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in one case preserved as high as the lintel. The finds are dated early in the Late Minoan period, but earlier strata probably await discovery. Important finds of Early Minoan pottery are again reported from Vasilikí, near Gournia.1

In Central Crete Mr. Xanthoudhidis is continuing the excavation of the Early Minoan remains at Koumása. A large tholos-shaped ossuary, similar to that of Hághia Triádha, near Phaistos, has been discovered, with very rich contents, notably ivory seals with geometric patterns and female stone idols of a native type, differing from the well-known "Amorgan" figures. Approximately contemporary are the Early Bronze Age remains in the Cyclades, discovered by Dr. Klon Stephanos, who has dug this year some fifty tombs in Syros, which, from the quantity of bronze, he puts late in the Cycladic or Amorgan period of preMycenean culture. They are round or square, with a door in the corner, and roofed with slabs, the walls slightly inclining inwards. The bodies were entire, lying on the side with the knees drawn up, in contrast to the contemporary Cretan custom of secondarily reinterring the bones in a large common ossuary.3

The discoveries bearing on the archaic Greek period have been very important. The British School dug this spring at Sparta, and found the shrine of Artemis Orthia, at whose altar the Spartan youths were scourged. It lies on the right bank of the Eurotas, just inside the walls of the ancient city, which is thus proved not to have been limited to the Acropolis, now surrounded by the later walls, but rather to have extended as far as the bank of the river. Trial trenches were made, and a Roman building resting on the earlier remains was partially cleared. Below it were found:

(1) "Geometric" remains-pottery, bronze pins, and "spectacle" fibulae.

(2) Above these a very rich deposit of archaic Greek ob1 Unpublished. 2 Unpublished. Unpublished. Similar finds have been published in the 'Enμepis 'Apxaioλoyin, Athens, 1898, p. 137 Pl. 8-12; 1899, p. 73, Pl. 7-10.

jects, containing "Corinthian" pottery, ivories, and objects in clay and bone. The most striking are many thousands of small lead figures, wreaths, animals, goddesses, warriors, etc., clearly a very cheap kind of votive offering. A series of quite unique clay masks was found, many with remains of paint and skilfully modelled, falling under well-marked types, and two archaic dedications to Orthia, as well as walls, probably of the most ancient temple. Classical Greek objects occur only on the outskirts of the site, and upon the archaic stratum rest the massive foundations of the Roman building. This was an arena, circular, but with a gap, left to accommodate an earlier temple, the foundations of which remain. In the centre of this arena it is hoped to find the altar, at which the Spartan boys suffered. Built into the Roman walls were found numerous dedicatory inscriptions to Artemis Orthia, the finding of one of which gave the first assurance of the nature of the site.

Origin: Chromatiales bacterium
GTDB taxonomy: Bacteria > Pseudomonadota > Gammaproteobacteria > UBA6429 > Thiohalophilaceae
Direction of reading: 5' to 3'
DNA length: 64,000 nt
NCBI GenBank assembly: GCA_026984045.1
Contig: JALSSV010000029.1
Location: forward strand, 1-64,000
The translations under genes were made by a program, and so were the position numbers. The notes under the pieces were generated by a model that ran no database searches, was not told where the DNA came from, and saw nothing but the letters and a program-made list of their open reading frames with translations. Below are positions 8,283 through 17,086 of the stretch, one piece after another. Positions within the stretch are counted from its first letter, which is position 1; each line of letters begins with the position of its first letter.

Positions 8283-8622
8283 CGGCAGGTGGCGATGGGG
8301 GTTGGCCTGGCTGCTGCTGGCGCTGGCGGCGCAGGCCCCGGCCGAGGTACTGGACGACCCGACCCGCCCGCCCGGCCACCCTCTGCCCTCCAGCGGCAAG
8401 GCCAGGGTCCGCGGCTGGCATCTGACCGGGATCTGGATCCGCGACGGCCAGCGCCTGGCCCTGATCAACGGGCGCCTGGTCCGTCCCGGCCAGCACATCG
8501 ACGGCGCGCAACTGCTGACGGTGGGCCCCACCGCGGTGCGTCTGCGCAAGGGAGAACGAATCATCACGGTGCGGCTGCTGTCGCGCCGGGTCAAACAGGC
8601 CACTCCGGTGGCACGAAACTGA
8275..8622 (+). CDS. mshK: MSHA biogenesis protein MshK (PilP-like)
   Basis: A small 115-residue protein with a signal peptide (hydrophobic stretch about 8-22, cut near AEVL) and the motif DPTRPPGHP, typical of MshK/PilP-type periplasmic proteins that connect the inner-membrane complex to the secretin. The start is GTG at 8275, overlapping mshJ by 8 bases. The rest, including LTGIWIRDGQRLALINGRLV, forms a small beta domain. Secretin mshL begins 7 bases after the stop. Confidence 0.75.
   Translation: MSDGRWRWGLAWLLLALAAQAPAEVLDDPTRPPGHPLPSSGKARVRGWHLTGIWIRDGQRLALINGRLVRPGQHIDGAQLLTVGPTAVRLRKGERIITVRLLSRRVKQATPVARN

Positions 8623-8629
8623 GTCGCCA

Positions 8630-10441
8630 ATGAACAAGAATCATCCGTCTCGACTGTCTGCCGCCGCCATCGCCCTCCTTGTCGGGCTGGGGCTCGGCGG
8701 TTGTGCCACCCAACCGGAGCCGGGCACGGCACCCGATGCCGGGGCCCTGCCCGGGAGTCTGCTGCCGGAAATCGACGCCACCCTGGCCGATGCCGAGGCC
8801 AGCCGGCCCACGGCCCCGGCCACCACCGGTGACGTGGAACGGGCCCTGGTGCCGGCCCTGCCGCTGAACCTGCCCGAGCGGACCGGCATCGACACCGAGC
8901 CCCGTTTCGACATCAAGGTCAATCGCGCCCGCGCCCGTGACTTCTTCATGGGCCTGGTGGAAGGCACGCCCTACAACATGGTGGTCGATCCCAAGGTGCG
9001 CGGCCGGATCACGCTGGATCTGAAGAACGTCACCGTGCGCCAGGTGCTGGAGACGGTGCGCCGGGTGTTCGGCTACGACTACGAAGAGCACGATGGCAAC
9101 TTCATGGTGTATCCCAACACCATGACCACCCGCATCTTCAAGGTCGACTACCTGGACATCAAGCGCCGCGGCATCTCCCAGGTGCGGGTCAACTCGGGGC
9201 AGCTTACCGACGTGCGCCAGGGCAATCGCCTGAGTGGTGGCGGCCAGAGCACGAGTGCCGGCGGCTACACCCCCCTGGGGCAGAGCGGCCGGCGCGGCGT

The Byzantine wall round the Acropolis has been examined and many inscriptions found, much of the ancient town wall traced, and a large Roman bath partly excavated.1

In the summer of 1905 Dr. Dörpfeld continued excavating the prehistoric settlement in the plain of Nídri in Leukás, which he identifies with the town of Odysseus. Below, and separated by a considerable depth from the classical remains, was a thick prehistoric stratum belonging to a settlement which seems to have been destroyed about 1000 B.C., the potsherds resembling those found by the same excavator below the Heraeum at Olympia, first founded about this date. The houses were roughly built, suiting the rustic character of Odysseus's kingdom. He also dug at Chortáta in Leukas, and found a small shrine with the same pottery and "geometric" bronzes, and in March 1906 excavated

1 To be published in The British School Annual, 1905-6, appearing in 1907 (Macmillan).

These results are published in Zweiter Brief über Leukás-Ithaka, Buchdruckerei Hestia Athens, 1906.